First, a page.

Fair Trade Market - Five Forces Analysis

Fair Trade Market - Five Forces Analysis

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Intensity of Existing Rivalry

Fast industry growth rate (Fair Trade Market) When industries are growing revenue quickly, they are less likely to compete, because the total...
Relatively few competitors (Fair Trade Market) Few competitors mean fewer firms are competing for the same customers and resources, which is a...

Bargaining Power of Suppliers

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Low cost of switching suppliers (Fair Trade Market) The easier it is to switch suppliers, the less bargaining power they have. Low supplier switching...

Threat of Substitutes

Limited number of substitutes (Fair Trade Market) A limited number of substitutes mean that customers cannot easily find other products or services...

Bargaining Power of Customers

Low buyer price sensitivity (Fair Trade Market) When buyers are less sensitive to prices, prices can increase and buyers will still buy the product....
Large number of customers (Fair Trade Market) When there are large numbers of customers, no one customer tends to have bargaining leverage....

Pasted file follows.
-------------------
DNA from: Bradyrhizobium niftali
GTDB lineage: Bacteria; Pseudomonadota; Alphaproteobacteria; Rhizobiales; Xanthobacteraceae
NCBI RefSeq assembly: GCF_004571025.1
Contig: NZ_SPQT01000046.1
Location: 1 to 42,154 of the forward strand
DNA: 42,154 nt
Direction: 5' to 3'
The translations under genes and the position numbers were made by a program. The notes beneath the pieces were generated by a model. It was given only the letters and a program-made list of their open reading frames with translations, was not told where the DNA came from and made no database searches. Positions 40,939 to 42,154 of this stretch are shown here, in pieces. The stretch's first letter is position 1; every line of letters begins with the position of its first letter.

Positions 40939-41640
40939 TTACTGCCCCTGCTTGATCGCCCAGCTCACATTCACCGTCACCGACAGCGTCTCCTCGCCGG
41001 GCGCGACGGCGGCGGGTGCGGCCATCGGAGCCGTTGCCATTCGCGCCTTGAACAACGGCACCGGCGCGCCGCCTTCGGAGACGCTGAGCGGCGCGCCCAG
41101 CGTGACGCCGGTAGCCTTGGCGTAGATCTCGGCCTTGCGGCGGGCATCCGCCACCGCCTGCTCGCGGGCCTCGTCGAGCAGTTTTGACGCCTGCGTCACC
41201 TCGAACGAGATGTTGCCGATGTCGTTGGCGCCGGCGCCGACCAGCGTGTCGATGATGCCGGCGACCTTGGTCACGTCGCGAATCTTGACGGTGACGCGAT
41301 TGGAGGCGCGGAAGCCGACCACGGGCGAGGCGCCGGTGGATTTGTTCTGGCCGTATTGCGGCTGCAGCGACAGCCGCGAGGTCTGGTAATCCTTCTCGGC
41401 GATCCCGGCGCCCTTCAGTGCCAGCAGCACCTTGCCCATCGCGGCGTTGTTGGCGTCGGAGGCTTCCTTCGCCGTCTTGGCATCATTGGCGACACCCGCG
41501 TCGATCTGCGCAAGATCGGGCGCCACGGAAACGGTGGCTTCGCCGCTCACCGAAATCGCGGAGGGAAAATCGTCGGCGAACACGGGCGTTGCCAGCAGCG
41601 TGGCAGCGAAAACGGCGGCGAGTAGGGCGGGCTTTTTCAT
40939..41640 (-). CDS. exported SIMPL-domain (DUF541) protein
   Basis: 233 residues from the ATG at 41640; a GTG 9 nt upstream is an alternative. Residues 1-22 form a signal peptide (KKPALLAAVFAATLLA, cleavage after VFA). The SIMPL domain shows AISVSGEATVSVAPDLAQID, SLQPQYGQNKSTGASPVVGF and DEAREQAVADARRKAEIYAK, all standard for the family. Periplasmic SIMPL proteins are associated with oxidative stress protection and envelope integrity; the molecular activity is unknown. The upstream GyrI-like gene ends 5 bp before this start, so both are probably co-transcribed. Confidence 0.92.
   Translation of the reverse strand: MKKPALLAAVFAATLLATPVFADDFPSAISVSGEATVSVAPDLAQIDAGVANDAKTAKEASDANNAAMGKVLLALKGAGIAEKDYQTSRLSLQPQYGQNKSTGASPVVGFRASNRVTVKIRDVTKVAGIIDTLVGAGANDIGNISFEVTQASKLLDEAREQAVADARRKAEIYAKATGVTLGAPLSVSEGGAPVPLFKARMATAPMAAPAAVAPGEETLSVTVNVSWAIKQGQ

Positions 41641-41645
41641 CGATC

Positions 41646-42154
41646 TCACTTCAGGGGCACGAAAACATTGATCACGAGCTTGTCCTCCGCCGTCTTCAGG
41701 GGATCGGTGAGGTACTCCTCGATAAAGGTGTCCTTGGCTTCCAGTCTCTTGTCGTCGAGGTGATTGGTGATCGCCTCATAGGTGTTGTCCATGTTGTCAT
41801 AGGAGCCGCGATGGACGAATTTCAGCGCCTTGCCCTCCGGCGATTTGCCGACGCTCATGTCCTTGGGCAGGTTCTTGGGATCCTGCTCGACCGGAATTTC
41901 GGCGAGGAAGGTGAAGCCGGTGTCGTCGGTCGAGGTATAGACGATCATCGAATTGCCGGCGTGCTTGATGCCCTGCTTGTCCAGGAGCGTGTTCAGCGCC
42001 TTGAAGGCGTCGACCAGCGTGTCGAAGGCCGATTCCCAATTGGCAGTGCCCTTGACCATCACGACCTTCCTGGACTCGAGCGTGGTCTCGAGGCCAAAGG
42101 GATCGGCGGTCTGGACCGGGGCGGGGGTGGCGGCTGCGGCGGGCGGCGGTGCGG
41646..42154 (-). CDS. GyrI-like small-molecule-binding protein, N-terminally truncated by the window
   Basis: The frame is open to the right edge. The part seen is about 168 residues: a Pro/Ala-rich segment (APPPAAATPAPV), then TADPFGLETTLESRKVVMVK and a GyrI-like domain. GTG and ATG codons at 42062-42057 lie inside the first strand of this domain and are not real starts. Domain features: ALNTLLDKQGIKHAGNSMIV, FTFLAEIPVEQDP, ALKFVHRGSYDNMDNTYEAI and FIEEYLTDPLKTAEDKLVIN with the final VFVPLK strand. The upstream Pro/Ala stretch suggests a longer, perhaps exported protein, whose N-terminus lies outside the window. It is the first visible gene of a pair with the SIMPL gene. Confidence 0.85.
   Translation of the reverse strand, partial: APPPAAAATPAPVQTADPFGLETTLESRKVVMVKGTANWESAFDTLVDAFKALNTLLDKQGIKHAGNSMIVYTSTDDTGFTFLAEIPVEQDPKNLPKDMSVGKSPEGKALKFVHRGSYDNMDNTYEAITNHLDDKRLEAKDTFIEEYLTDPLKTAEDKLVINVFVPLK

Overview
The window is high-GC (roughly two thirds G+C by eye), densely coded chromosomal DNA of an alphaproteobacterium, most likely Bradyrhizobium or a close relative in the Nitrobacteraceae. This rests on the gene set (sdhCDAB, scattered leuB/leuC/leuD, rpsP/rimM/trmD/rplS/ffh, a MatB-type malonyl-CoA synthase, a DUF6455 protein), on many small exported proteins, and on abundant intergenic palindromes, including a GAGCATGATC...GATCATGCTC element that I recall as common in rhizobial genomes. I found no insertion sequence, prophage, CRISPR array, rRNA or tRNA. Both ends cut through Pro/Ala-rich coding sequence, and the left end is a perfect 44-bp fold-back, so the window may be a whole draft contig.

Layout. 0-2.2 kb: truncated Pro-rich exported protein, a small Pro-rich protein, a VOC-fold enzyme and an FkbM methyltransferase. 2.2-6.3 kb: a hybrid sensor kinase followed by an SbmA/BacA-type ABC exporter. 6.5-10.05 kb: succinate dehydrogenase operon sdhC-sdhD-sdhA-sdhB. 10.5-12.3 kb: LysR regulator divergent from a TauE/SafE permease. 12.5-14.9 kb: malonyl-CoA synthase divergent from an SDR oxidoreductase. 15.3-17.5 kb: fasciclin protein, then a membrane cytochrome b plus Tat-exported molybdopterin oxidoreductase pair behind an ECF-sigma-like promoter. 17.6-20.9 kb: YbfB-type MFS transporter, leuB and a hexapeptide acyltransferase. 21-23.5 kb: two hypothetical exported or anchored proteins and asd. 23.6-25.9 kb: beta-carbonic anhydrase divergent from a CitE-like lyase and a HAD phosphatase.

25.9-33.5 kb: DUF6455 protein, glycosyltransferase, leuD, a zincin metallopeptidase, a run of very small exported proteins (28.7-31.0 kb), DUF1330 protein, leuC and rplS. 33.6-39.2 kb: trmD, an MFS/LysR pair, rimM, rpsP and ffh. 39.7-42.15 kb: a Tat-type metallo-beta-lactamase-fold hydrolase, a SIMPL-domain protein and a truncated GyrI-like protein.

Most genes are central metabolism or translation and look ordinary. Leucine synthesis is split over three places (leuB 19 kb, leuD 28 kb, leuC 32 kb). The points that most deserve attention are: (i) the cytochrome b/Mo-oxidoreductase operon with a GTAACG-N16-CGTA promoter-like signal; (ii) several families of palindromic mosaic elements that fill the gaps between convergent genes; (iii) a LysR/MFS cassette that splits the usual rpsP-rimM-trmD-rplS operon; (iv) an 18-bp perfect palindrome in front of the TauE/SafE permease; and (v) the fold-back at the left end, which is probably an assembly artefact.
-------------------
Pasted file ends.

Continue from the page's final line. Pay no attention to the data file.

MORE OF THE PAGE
Threat of New Competitors

Strong distribution network required (Fair Trade Market) Weak distribution networks mean goods are more expensive to move around and some goods don’t get to...
Entry barriers are high (Fair Trade Market) When barriers are high, it is more difficult for new competitors to enter the market. High entry...

What is Porter's Five Forces Analysis?

WikiWealth's Five Forces analysis evaluates the five factors that determine industry competition. Add your input to fair-trade-market's five forces template. See WikiWealth's tutorial for help. Is WikiWealth missing any analysis? Check out our entire database of free five forces reports or use our five forces generator to create your own. Remember, vote up fair-trade-market's most important five forces statements.